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Music Therapy

Music.  It evokes our emotions in many forms.  One song can take us back to our childhood while another, to our first love.  Some songs can remind us of heartaches, while others remind us of happy times.  Even after not hearing a song for many years, you will find yourself singing along to verses you though had been long forgotten.

Playing music is a very complex undertaking for the brain because it engages multiple areas of the brain simultaneously, which can lead to improved brain health and help, at a minimum, slow brain decline.  To play an instrument, for example, requires a variety of processes – listed below.

  • Fine motor movements and an intact sensory system to manipulate and instrument
  • Immediate processing of visual and auditory elements of a melody
  • Mathematical precision and internal rhythm to keep tempo
  • Emotional interpretation of the sound
  • Coordination with other performers (The Michael J Fox Foundation)

Music and Health

While we all have memories, some are easier to access than others.  In seniors, memories of music are thought to be easier to access than memories of faces and names.  Research indicates that the areas of the brain that store our musical memories are often unaffected by diseases like dementia, Alzheimer’s, or Parkinson’s.  This extends to the parts of the brain that remember how to play a musical instrument.  Studies also indicate that listening or playing music can often help bridge memory gaps between specific memories.

Music and Parkinson’s

In Parkinson’s disease, the chemical dopamine is lacking in the brain.  This leads to the uncoordinated, jerky, and delayed motor movements associated with Parkinson’s disease.  Emotional experiences, which often come from music, increase the release of dopamine.  This can lead to more fluid motor movements, like dancing.  Unfortunately, when the music stops, so does the increase in dopamine production and the movement.

Music and Dementia

Since the portions of the brain storing music memory are often unaffected by dementia, music can help improve a variety of issues.  Mood, behavior, and cognitive function improve in dementia patients with music.  Unlike in Parkinson’s though, the improvements last long after the music stops.

In healthy adults, who learn to play an instrument, have shown improved cognitive test performance.  Playing music activates multiple areas of the brain, and, in the long run, this can lead to a re-connection between the two hemispheres of the brain.  Using music early in life, in theory, can help prevent cognitive decline. (Practical Neurology, The Michael J Fox Foundation, Mayo Clinic)

Music and Home Health

All caregivers can provide a loved one with musical experiences and outlets, while specific goals and music can, and should, be guided by a licensed Music Therapist.  Consider creating playlists which encourage loved ones and clients to sing along, tap their feet, or clap their hands.  If they played an instrument in the past, giving them access to play the same instrument will often give them access to old memories.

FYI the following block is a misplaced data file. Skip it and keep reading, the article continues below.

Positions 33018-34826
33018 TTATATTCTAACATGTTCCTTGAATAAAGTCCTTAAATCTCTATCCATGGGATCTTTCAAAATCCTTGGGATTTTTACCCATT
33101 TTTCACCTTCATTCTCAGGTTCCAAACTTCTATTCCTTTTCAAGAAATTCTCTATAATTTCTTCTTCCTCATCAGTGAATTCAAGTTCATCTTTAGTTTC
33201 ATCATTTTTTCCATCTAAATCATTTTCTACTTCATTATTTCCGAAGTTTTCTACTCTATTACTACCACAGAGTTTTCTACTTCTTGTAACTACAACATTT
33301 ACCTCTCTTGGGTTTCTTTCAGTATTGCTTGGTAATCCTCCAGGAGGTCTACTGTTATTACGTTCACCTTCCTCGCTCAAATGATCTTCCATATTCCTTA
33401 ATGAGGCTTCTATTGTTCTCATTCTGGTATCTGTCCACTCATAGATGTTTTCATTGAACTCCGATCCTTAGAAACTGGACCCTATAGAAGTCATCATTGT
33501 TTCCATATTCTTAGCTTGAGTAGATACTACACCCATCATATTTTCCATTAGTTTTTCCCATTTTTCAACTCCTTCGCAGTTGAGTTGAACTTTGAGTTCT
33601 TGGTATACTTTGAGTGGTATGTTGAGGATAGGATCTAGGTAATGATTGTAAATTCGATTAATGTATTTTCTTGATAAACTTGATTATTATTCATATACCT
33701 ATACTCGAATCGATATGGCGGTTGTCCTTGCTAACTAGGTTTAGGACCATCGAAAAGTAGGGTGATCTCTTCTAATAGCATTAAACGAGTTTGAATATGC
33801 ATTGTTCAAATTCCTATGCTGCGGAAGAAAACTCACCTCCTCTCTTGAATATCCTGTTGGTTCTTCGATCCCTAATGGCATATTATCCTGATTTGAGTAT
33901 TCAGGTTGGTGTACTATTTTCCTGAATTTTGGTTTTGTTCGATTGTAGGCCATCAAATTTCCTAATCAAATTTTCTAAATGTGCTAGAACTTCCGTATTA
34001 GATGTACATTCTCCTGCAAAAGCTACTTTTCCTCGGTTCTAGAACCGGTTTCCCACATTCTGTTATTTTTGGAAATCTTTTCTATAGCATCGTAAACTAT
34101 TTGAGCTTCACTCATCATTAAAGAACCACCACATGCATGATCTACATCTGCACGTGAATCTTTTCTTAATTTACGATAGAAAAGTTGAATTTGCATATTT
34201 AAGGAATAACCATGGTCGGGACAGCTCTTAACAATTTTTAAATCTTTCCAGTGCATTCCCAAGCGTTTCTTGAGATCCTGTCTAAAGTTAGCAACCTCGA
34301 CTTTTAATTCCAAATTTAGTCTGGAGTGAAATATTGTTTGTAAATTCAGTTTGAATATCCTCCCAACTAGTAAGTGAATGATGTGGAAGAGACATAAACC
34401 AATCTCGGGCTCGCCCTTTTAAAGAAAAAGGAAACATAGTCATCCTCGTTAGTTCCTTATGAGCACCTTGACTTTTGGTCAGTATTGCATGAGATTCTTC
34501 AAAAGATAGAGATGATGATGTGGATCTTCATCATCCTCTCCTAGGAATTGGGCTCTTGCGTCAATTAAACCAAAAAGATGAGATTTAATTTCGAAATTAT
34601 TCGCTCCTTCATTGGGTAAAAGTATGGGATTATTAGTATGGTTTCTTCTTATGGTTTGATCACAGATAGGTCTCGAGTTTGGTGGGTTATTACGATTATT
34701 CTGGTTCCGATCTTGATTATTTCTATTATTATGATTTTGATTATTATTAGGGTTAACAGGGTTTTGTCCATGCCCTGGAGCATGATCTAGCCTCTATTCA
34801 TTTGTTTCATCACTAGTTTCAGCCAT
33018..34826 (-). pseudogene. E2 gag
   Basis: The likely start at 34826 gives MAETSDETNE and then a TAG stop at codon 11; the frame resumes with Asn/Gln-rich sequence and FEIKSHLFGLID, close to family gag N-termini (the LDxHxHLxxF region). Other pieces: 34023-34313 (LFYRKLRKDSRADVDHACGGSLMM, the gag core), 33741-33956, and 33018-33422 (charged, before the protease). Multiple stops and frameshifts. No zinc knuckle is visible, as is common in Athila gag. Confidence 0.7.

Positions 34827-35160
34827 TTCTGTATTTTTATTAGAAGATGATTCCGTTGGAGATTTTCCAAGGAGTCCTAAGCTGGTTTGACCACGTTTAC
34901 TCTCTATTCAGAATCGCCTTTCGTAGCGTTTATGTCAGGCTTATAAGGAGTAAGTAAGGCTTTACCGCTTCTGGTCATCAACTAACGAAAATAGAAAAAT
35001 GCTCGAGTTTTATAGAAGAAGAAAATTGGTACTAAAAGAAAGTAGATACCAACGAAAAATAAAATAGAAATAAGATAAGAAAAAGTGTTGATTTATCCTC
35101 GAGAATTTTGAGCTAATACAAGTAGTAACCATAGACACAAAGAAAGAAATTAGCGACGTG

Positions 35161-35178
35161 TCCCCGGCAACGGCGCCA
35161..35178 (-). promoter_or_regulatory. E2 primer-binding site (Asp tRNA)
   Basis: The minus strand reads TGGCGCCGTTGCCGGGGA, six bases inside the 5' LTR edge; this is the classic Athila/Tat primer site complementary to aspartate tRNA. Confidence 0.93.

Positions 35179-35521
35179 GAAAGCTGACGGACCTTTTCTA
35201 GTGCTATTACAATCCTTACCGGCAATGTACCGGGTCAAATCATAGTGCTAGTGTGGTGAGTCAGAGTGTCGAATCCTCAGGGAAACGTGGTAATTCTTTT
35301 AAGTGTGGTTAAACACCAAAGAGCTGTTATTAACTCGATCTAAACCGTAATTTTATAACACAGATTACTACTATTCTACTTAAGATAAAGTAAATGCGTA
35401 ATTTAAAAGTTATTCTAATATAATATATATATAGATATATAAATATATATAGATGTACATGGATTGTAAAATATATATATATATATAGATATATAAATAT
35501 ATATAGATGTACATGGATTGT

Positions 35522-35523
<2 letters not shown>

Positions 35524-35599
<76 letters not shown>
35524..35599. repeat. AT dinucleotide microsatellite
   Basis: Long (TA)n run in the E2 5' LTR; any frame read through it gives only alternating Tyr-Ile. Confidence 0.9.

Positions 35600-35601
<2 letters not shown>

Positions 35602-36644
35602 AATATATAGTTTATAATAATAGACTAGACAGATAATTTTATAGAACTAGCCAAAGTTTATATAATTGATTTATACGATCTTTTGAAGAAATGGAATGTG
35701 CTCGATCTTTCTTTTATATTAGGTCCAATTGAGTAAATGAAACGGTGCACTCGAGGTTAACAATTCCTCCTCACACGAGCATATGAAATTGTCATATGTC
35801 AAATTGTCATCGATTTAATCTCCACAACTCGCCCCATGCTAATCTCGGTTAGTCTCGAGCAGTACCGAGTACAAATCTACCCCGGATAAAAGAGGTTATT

It is suggested that combining songs with daily routine activities like eating and washing, will make them easier to do.  This is done by developing a rhythm that helps to recall memory of the activity, empowering them to it easier.

At first, it is important to listen to music with your senior and watch them and take notes.  Look for clues in facial changes, gestures, and body language.  Use these clues to gauge the effect the song is having on their moods and emotions.  Is the music stimulating or soothing?  Is it having an intended or unintended change?  These changes could be bringing joy, raising mood, or causing sadness or irritation.  Does music turn a bad mood into a good one, trigger a lost memory, or help to ground someone into the present movement?  Make notes and add or remove songs from a playlist to achieve the desired effects.

To choose music, look at the popular songs from the years when your loved one was 18-25 years old.  According to studies, this is when musical preferences are honed.  Certified musical therapist, Rachel Rambach, created a list of 12 Songs Every Music Therapist Should Know.  This might be a helpful starting point to creating a list tailored to your loved one or client.

If you are considering making a play list for your loved one, here are some things to consider.

  1. Think about their preferences.
    1. Ask them directly what they like, or gauge reactions.  Involve friends and family by asking them for suggestions.
  2. Set the mood.
    1. Think about what you want to do.  Calm during meal times, sundowns, or morning hygiene – play/sing soothing music.  Boost mood or get someone moving – use upbeat music.
  3. Sing along.
    1. Sing along with the music together to help boost mood and enhance relationships.
  4. Avoid over-stimulation.
    1. When you play music, eliminate other competing noises such as the television and outside noises.  Shut windows and doors if necessary.  Opt for music that is uninterrupted by commercials to decrease confusion.
  5. Encourage movement.
    1. Help them to clap along, tap feet, wave hands, or even dance if possible.
  6. Pay attention to responses.
    1. Note which songs are most enjoyed and play them often.  As well, if someone reacts negatively, make a note and remove that song, or type of music from the playlist. (A Place for Mom, Mayo Clinic, Dementia Care Central).

For local music therapy, contact Safe @ Home.  We can help refer you to a certified music therapist and help with transportation, therapy, and more.

(Clear Care Monthly)

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